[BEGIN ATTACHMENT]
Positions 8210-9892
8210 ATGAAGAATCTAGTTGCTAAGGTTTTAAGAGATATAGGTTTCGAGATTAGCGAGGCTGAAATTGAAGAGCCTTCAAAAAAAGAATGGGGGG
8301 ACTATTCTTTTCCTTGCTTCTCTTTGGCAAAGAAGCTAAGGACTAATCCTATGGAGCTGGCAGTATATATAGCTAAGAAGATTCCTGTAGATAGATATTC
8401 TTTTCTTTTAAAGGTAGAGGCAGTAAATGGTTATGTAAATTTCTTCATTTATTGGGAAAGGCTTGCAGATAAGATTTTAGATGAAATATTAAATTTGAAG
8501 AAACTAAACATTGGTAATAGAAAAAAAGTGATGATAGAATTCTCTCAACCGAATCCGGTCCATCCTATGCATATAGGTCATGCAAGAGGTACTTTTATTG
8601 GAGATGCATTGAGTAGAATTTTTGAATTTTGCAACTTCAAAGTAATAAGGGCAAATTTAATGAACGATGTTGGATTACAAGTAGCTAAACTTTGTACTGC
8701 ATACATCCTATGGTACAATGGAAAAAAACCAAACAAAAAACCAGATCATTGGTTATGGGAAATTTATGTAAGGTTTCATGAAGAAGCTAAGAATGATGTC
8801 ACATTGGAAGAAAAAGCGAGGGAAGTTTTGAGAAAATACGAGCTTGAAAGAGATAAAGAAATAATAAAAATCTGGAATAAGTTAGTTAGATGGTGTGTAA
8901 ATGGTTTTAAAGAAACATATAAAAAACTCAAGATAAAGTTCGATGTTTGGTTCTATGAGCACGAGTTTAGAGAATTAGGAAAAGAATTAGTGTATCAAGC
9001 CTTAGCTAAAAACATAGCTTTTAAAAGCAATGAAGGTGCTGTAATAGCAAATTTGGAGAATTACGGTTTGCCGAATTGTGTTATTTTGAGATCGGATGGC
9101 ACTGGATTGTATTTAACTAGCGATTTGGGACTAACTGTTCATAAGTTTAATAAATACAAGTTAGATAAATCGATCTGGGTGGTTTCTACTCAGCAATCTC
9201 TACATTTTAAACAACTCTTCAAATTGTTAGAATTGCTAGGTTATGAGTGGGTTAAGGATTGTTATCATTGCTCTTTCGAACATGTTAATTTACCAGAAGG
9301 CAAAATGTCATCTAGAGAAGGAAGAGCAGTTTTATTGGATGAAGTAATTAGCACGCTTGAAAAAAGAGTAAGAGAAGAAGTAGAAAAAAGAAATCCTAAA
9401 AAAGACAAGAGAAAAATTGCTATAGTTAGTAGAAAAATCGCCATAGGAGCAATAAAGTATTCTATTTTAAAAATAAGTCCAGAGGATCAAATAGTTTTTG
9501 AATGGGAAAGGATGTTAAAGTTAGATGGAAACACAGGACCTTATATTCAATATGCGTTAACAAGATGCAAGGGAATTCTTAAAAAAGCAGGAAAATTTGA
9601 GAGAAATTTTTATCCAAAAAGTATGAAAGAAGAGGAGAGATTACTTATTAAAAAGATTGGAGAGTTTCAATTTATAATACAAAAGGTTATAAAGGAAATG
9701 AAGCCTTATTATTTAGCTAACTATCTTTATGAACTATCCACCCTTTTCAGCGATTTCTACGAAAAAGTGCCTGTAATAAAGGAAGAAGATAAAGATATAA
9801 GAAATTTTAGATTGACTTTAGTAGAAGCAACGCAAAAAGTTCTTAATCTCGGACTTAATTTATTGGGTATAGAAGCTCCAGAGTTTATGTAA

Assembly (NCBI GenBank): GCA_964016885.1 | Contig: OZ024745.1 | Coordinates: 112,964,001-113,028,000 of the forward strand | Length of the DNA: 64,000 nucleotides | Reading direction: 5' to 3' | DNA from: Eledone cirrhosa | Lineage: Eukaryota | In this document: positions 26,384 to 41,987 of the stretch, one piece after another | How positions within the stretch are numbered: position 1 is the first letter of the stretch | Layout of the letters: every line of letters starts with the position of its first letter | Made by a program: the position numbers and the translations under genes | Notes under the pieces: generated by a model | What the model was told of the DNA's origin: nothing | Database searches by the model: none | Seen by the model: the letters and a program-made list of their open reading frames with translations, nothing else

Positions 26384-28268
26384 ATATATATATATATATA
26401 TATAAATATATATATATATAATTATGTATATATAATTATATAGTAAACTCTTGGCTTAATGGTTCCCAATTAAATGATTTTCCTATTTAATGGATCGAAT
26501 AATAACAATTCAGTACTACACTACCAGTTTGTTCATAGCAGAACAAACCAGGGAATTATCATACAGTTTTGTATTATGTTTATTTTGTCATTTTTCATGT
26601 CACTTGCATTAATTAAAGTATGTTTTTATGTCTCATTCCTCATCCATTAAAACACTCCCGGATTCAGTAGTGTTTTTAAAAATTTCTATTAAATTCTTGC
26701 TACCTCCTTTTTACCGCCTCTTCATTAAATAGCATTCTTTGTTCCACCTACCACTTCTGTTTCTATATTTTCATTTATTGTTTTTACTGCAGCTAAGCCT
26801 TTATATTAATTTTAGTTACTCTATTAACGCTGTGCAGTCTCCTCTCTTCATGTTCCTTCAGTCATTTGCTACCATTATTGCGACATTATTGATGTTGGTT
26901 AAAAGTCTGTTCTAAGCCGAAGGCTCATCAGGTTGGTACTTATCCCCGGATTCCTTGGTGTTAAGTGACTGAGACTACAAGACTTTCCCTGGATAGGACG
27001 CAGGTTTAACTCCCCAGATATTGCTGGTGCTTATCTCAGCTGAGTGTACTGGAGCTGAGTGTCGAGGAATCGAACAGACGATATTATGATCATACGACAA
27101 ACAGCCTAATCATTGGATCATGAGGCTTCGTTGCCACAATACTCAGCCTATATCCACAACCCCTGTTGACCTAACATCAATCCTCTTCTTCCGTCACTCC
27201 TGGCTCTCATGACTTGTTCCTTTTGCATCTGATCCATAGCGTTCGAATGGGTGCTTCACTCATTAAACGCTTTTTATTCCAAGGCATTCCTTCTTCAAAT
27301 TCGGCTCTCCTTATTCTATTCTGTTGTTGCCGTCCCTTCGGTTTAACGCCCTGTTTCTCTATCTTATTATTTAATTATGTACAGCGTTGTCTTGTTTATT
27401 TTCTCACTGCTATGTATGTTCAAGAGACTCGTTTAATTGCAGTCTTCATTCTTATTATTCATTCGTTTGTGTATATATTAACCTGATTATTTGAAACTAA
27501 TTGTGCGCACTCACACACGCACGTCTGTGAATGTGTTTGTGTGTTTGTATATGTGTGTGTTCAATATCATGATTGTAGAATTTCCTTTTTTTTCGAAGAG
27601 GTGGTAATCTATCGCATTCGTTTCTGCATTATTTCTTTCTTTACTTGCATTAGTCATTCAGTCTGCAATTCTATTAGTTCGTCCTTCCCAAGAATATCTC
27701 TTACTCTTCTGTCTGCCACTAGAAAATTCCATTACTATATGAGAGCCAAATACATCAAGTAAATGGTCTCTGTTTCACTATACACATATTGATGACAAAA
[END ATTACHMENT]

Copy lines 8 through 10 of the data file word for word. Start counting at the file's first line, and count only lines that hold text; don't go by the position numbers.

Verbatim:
8801 ACATTGGAAGAAAAAGCGAGGGAAGTTTTGAGAAAATACGAGCTTGAAAGAGATAAAGAAATAATAAAAATCTGGAATAAGTTAGTTAGATGGTGTGTAA
8901 ATGGTTTTAAAGAAACATATAAAAAACTCAAGATAAAGTTCGATGTTTGGTTCTATGAGCACGAGTTTAGAGAATTAGGAAAAGAATTAGTGTATCAAGC
9001 CTTAGCTAAAAACATAGCTTTTAAAAGCAATGAAGGTGCTGTAATAGCAAATTTGGAGAATTACGGTTTGCCGAATTGTGTTATTTTGAGATCGGATGGC